Battell Chapel at Yale University in New Haven, Connecticut was built in 1874-76 as a Civil War memorial, with funds donated by Joseph Battell (1806-1874) and others of his family. The chapel was designed by Russell Sturgis, Jr. in High Victorian Gothic style of rough brown sandstone. It was the third of Yale's chapels and is the largest on-campus house of worship. The Apse Memorial Windows were designed by the architect Russell Sturgis and installed by Slack, Booth & Co. of Orange, New Jersey in 1876. At the top of the center window appears the name of an early benefactor of Yale University, Elihu Yale.
The chapel was built to provide space for daily chapel, which was mandatory at Yale for students until 1926. Built together with Durfee and Farnam Halls at the corner of College and Elm Streets, the chapel was also part of an ongoing program to build up the perimeter of Old Campus and separate it from the rest of the city.
The Battell Chapel clock, with chimes consisting of five large bells that rang at each quarter hour, was at one time the clock to which others at Yale was synchronized; however, the chimes have been silent for years. The organ was the gift of Joseph Battell's sister, Irene (Battell) Larned. The chapel was enlarged in 1893 by architect J. Cleaveland Cady. An apse was added in 1947 and dedicated to the undergraduate deacons who died in World War II. The chapel is also the site of other memorials. The interior was restored in 1984 by Herbert S. Newman.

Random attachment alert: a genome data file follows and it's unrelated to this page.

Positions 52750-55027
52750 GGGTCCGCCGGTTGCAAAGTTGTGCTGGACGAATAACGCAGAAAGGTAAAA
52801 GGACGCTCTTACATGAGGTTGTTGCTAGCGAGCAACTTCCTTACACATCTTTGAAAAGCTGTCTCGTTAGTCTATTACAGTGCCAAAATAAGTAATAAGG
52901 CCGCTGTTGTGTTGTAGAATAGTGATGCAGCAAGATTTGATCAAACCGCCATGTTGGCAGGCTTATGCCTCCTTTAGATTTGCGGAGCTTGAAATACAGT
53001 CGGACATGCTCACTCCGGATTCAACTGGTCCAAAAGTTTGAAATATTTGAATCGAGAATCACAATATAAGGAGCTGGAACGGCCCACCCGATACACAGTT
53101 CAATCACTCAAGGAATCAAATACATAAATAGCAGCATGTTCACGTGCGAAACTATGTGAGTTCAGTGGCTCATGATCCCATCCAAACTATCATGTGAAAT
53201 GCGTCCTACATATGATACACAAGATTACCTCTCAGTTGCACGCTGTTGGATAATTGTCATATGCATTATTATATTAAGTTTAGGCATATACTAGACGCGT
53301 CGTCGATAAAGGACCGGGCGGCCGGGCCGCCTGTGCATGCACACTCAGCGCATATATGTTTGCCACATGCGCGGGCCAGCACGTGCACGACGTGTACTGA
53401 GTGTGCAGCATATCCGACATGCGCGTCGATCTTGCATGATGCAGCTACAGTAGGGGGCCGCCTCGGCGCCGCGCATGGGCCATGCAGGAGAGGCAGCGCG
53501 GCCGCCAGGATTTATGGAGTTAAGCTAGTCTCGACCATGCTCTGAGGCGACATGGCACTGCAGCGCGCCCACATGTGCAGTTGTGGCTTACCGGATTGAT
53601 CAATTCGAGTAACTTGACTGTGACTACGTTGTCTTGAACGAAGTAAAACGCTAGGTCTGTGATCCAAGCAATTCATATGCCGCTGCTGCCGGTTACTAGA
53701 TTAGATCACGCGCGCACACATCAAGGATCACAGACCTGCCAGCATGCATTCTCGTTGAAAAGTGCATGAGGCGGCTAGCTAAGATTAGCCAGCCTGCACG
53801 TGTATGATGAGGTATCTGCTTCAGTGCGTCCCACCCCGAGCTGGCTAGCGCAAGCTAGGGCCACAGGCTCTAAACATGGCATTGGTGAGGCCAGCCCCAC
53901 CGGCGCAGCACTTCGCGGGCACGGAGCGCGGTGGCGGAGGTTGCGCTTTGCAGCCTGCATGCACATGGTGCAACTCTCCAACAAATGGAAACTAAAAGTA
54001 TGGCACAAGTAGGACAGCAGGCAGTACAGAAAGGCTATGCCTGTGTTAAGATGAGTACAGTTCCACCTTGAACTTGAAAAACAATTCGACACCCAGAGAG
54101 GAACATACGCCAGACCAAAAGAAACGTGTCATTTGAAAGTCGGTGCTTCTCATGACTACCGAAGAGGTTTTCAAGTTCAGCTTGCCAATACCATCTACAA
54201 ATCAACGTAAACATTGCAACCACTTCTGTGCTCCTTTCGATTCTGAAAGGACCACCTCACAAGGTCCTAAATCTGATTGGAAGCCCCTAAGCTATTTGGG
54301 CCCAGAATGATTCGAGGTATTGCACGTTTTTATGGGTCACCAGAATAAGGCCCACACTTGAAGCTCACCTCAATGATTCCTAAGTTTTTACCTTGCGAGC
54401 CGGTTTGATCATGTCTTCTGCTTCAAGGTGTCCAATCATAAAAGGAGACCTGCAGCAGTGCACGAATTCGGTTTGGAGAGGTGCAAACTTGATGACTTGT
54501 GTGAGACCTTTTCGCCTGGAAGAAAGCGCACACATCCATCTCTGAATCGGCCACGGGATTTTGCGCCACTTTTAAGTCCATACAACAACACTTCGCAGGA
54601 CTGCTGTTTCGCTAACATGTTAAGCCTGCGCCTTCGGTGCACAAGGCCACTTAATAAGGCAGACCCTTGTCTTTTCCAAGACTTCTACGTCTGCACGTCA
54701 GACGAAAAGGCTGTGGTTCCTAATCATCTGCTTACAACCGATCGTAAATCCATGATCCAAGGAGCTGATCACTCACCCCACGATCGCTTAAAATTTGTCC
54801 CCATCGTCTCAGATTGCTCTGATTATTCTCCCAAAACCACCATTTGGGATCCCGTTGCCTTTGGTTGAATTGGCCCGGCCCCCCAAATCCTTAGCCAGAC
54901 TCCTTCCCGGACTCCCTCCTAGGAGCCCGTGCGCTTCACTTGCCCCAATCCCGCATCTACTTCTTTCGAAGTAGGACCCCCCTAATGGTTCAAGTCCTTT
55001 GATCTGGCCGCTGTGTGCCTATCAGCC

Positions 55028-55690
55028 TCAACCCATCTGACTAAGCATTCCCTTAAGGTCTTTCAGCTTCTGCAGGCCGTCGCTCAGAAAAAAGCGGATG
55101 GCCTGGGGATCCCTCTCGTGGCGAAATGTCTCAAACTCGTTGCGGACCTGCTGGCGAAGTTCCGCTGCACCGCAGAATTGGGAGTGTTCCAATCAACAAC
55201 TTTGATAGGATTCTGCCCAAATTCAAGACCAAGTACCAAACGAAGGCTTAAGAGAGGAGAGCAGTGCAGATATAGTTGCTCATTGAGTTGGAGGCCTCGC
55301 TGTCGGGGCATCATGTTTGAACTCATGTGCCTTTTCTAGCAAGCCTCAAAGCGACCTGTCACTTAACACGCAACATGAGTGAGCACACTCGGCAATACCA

Farnam, Durfee and Battell were among the first Yale buildings to be named for donors rather than function, location, or legislative funding.
Battell Chapel is one of the locations on the Connecticut Freedom Trail, and an exhibition depicting the role that Yale Divinity School faculty and students played in assisting the Amistad Africans is maintained by Yale in the chapel's vestibule.
In the twenty-first century, Battell Chapel is the setting for the Sunday services of the University Church in Yale University, conducted by a Yale Chaplain. The chapel also serves as a concert hall and is the main performance venue for the Greater New Haven Youth Ensembles of Neighborhood Music School: The Greater New Haven Youth Orchestra, Chamber Orchestra, and Concert Orchestra as well as the Greater New Haven Symphonic Wind Ensemble and Concert Band.
- Patrick L. Pinnell, The Campus Guide: Yale University, Princeton Architectural Press, New York, 1999.
- Claire Zhang (7 October 2011). "Before our time: Battell Chapel’s clock". The Yale Herald. Retrieved 26 March 2012.
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